While in the car at 4am yesterday morning--we were headed to watch the sunrise--my family got to chatting about Haiku. We even wrote one. Check out our early morning creation:
It is dark outside.
Since one of my nephews was in the car, I thought it was a good "teaching moment"--or, at least, an opportunity to show off <smile>--and so I explained how in English our poetry revolves around rhyme/meter, how Haiku revolves around specific syllable use, and how Hebrew poetry involves repetition of letters at the beginning of each line. For instance, English poetry repeats sounds:
|The sun is shining in the morn,||A|
|As if the world was new, just born.||A|
|We see the sky, all blue and clear.||B|
|The waves are close; they feel so near.||B|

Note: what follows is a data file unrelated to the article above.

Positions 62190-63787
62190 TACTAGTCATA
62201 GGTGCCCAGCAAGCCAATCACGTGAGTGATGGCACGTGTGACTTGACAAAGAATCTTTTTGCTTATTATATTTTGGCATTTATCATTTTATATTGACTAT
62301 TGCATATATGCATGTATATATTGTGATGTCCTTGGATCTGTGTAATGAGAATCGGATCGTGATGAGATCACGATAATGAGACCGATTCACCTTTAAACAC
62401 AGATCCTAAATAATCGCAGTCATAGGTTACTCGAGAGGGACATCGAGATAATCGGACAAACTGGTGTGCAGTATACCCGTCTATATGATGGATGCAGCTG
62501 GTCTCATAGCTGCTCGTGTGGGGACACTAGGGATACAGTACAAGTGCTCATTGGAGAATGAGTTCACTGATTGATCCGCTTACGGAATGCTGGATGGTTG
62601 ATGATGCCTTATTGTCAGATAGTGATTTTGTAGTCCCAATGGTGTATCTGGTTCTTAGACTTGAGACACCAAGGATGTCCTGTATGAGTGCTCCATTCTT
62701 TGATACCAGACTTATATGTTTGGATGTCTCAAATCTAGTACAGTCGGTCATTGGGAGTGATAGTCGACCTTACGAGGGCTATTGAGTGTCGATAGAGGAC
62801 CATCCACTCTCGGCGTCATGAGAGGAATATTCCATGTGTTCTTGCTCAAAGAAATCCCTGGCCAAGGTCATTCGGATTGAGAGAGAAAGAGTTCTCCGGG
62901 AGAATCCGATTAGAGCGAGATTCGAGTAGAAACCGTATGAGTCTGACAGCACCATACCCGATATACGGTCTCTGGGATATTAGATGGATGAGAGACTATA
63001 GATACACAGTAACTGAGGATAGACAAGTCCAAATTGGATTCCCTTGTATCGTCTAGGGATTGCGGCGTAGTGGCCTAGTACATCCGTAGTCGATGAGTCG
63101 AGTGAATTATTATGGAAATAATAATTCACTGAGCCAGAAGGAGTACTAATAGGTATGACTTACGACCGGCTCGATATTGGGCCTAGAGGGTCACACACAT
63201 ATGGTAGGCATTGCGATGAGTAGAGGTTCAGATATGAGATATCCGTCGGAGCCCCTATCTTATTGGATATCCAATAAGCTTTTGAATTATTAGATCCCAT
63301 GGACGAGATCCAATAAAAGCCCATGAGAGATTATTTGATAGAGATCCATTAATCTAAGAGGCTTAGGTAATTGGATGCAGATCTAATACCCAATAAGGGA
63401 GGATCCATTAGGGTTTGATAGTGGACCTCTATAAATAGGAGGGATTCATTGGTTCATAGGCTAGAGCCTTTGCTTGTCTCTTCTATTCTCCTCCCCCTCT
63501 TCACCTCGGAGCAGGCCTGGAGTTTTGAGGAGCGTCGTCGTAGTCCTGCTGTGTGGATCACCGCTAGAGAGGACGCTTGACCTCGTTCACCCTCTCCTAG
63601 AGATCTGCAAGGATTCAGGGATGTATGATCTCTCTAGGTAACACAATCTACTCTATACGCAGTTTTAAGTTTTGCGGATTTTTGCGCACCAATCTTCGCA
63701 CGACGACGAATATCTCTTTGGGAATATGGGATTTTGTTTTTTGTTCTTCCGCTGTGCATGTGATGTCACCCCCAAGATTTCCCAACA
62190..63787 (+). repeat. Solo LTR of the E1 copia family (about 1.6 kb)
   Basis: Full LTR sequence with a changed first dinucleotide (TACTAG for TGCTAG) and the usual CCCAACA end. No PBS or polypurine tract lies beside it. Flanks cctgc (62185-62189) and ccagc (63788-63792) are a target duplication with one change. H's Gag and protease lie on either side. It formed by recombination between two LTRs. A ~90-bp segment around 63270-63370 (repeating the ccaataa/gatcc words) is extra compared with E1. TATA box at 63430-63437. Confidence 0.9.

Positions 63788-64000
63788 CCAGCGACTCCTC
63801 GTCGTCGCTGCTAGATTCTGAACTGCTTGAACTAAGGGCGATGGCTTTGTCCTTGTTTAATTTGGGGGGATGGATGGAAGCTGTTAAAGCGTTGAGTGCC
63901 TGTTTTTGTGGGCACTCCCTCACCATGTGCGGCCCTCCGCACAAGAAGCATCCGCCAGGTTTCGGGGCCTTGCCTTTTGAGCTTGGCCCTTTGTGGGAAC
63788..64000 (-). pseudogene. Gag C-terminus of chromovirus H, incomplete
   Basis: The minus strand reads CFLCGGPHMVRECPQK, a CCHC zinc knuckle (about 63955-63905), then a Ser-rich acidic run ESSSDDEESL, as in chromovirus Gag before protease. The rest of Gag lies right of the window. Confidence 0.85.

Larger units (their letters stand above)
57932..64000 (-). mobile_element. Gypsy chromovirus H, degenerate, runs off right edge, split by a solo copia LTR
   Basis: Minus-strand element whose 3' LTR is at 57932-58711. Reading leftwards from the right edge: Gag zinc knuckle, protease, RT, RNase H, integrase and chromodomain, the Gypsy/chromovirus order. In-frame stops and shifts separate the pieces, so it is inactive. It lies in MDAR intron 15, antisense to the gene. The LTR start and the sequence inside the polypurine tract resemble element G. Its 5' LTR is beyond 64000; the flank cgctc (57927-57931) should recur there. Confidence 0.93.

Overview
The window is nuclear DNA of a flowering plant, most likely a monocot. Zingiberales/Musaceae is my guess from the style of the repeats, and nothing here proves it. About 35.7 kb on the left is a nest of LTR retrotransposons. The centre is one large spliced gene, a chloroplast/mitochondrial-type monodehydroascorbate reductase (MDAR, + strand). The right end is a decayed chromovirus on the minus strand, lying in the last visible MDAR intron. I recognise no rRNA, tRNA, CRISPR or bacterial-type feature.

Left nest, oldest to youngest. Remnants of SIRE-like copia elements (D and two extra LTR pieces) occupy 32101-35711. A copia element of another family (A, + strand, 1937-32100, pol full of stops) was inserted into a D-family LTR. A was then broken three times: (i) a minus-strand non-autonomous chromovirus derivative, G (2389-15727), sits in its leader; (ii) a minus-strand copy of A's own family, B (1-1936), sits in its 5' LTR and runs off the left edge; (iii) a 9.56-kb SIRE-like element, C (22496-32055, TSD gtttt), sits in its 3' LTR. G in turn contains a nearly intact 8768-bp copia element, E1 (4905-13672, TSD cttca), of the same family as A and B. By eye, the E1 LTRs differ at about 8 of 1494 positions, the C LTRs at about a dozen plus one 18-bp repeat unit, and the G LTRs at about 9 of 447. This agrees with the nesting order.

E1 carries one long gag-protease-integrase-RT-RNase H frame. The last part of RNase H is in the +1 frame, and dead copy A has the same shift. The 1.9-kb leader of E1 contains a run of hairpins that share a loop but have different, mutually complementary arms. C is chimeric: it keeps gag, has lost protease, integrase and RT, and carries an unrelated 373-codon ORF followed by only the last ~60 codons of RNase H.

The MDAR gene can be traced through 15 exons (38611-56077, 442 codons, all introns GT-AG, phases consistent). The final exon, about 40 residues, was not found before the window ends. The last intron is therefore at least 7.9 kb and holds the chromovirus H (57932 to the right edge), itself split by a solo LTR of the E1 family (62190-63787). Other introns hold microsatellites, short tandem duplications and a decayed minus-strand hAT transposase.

But in Hebrew, the "AA.. BB..." scheme is literal:
|A||Again I see the silky sun|
|A||As it shines down on me.|
|B||Beneath the waves|
|B||Blue fish swim.|
My dad, who had been listening, suddenly remarked, "After all these years of studying English, I just learned something: Poetry is writing using specific constraints to make it artistic."
That was a much better explanation than what I got in Junior Year's Honors English: Poetry is whatever is not prose.
My dad went on to comment that using such a definition would make even the chiastic structure a form of poetry. And that makes sense, even if no one has officially labeled it so. And so, I'll label it officially:
The chiastic structure is a form of poetry.
In honor of today's ceremony, I would like to share a poem with you:
|Poetry is words||A|
|Which follow rules||B||And sometimes patterns.||C|
|The ciastic pattern||C|
|To make a poem.||A|
May you enjoy poetry, of all forms, today.
Filmmaker, Writer, Expectant Father